7. brotherly kindness — in this verse, the King James Version uses the phrase “brotherly kindness,” but elsewhere in the New Testament that same Greek word is always translated as “brotherly love” which has a somewhat stronger connotation. Strong # 5360 (first edition, 1890) reads: “philadelphia; fraternal affection: brotherly love (kindness), love of the brethren” Philadelphia is a focused love, love for an individual, implicitly a reciprocated one-on-one relationship.

8. Charity expands that focused love to everyone. It seems to me that a major characteristic of God is his ability to love everyone equally and at the same time to focus his love just on one individual without diminishing his love for everyone else. (My parents could do that with their six children. Each one of us knew he or she was Dad and Mom’s favorite, and each one also knew that all the others knew they were the favorite as well. That is a beautiful thing for me to remember.)

In the first four steps Peter outlines what one must do to qualify one’s Self to serve others. The second four are the steps that qualify us for eternal life. Even though they are presented in a sequence, each of them must be developed in small steps, often simultaneously with the others because they build upon each other. Peter continues,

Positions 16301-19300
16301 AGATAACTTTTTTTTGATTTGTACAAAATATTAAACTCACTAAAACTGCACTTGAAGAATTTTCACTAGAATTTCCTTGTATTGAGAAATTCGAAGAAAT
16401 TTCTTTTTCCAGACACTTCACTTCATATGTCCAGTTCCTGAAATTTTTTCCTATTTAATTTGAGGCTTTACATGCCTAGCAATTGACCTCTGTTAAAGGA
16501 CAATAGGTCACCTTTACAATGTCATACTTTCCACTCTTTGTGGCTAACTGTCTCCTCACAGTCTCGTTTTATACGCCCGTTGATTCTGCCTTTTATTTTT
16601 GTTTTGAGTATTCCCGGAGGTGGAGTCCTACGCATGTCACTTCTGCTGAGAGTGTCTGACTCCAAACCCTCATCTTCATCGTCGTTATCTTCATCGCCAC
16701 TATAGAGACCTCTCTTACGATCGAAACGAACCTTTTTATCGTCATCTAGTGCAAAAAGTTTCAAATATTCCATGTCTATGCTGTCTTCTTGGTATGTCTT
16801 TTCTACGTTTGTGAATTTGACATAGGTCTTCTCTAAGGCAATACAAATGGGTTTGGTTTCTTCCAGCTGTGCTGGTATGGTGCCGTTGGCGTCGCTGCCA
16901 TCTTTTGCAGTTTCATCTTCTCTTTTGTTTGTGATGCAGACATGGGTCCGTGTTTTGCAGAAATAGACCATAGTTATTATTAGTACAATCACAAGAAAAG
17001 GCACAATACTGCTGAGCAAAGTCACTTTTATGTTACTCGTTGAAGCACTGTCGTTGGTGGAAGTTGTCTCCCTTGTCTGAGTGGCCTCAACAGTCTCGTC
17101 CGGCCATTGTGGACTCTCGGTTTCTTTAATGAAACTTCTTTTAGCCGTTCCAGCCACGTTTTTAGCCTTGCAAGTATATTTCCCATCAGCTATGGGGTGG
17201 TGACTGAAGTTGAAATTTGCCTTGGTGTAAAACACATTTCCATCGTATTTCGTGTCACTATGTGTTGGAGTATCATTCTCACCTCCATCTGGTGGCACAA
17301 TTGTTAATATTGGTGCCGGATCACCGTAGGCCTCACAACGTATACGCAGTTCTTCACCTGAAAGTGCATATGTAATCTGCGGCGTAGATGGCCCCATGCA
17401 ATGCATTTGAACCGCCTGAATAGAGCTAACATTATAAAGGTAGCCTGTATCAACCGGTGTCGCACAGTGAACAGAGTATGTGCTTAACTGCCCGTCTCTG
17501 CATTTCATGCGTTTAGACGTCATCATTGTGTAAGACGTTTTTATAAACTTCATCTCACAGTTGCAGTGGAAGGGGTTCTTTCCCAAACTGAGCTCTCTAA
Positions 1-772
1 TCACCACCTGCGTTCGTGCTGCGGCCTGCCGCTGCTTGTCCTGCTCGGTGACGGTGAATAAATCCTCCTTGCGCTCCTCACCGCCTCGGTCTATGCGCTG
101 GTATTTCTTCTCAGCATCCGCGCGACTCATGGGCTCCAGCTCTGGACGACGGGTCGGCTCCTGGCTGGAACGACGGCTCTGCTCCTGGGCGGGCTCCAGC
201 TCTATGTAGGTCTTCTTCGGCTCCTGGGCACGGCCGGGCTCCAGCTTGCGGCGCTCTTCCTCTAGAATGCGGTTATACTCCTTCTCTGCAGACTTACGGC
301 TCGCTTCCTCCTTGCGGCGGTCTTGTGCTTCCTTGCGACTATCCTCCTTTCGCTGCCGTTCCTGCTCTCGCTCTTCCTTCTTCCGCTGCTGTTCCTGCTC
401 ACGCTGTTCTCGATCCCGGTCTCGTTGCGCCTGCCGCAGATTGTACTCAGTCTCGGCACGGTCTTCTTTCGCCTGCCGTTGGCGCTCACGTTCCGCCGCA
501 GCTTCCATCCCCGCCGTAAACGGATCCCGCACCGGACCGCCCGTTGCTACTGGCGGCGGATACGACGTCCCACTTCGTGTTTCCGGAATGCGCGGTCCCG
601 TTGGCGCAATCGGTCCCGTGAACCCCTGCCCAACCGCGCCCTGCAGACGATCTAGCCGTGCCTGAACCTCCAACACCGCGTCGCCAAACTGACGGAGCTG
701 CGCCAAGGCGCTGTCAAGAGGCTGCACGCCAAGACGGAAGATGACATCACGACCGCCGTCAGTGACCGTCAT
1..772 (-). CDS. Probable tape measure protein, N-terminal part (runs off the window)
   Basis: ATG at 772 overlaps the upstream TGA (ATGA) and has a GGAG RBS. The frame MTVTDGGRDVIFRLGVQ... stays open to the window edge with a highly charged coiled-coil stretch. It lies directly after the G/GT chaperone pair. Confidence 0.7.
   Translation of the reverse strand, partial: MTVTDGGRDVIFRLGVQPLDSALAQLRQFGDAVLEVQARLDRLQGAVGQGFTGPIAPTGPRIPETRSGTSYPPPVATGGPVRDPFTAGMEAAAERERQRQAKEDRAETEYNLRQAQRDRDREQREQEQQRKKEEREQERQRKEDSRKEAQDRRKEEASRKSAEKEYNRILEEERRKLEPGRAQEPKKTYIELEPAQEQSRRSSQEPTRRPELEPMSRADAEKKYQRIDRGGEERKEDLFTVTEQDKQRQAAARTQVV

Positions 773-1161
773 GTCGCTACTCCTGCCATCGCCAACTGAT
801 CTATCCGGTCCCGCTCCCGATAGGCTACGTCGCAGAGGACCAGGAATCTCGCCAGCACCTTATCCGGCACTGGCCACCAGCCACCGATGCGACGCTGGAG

8 For if these things be in you, and abound, they make you that ye shall neither be barren nor unfruitful in the knowledge of our Lord Jesus Christ.

9 But he that lacketh these things is blind, and cannot see afar off, and hath forgotten that he was purged from his old sins.

10 Wherefore the rather, brethren, give diligence to make your calling and election sure: for if ye do these things, ye shall never fall: (2 Peter 1:1-10)

As far as I know, to make our calling “sure” is to fulfill the covenants we were called to fulfill—that is, to keep the covenants we made at the Council in Heaven. When we have done that, our election will have become “sure” also.

It is important to note that there is nothing there to suggest that anyone else has to even notice what we are doing, what we have done, or who we are. The qualities of greatness have almost nothing to do with what the world (or even many members of the church) thinks of is being “great.” True greatness has only to do with the qualities of one’s soul. That greatness shines from our eyes and illuminates our whole person. It is the single thing that defines who and what we are.